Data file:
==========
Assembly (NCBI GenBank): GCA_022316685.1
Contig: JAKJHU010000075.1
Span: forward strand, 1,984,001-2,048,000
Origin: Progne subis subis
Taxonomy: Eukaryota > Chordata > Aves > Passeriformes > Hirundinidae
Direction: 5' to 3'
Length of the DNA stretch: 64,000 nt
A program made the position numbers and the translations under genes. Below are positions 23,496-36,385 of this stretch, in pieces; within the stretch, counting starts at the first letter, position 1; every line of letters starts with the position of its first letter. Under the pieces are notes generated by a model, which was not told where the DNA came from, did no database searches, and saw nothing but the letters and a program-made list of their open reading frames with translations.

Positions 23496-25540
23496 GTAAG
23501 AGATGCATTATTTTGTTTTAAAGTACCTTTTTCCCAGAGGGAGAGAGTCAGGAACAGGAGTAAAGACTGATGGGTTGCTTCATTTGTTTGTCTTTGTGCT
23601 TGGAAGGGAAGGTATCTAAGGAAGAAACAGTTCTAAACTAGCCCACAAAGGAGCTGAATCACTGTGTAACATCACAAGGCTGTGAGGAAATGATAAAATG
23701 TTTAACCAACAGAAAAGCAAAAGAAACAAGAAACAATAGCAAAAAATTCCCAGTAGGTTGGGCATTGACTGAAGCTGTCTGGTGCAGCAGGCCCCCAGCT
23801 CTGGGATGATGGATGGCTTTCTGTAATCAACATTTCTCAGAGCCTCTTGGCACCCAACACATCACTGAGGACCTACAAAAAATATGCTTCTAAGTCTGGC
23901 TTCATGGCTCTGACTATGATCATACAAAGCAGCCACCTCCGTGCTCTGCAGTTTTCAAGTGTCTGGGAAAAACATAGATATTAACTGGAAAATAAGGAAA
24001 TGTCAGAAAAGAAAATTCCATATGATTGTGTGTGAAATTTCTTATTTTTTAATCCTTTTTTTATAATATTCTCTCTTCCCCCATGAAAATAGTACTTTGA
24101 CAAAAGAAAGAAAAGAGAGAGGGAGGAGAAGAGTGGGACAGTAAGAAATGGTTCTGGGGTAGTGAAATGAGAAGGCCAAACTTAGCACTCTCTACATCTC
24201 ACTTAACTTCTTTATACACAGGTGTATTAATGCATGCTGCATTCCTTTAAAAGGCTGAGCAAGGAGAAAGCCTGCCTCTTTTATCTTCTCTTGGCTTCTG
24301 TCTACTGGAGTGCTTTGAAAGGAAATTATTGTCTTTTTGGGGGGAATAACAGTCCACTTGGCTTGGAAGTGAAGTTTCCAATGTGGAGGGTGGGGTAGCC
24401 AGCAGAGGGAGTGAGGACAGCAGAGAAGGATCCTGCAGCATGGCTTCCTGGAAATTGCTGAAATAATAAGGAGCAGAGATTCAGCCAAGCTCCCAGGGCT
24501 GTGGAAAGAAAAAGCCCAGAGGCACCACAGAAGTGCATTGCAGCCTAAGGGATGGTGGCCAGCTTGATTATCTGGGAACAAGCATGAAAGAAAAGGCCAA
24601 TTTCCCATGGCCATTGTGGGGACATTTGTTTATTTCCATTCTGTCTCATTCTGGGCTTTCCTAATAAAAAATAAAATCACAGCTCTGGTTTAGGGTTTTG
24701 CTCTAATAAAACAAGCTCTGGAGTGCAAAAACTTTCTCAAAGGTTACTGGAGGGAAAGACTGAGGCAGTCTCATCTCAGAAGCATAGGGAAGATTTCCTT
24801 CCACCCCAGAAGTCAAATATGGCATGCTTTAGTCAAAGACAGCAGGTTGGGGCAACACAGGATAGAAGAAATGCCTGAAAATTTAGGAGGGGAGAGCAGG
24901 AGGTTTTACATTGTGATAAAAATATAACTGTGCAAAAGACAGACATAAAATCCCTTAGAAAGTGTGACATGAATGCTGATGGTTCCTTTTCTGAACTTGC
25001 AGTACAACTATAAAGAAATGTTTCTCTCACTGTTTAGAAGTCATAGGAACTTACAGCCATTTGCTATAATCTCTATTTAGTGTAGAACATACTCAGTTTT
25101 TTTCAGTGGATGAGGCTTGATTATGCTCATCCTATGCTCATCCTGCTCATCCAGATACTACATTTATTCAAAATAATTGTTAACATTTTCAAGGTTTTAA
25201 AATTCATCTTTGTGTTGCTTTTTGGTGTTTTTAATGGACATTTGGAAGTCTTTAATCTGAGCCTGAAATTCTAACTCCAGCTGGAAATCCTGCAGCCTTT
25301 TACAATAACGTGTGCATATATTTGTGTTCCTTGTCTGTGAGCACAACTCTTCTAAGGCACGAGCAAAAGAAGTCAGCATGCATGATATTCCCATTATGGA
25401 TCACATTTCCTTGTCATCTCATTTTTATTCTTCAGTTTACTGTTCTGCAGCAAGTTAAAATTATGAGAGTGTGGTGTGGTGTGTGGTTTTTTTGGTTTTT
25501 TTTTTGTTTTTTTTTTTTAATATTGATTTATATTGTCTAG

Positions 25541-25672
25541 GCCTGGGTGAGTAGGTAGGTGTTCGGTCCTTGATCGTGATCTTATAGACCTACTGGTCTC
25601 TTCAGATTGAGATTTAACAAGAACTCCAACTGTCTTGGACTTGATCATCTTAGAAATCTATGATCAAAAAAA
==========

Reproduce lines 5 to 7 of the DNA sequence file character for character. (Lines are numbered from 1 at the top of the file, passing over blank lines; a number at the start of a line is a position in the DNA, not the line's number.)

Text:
Taxonomy: Eukaryota > Chordata > Aves > Passeriformes > Hirundinidae
Direction: 5' to 3'
Length of the DNA stretch: 64,000 nt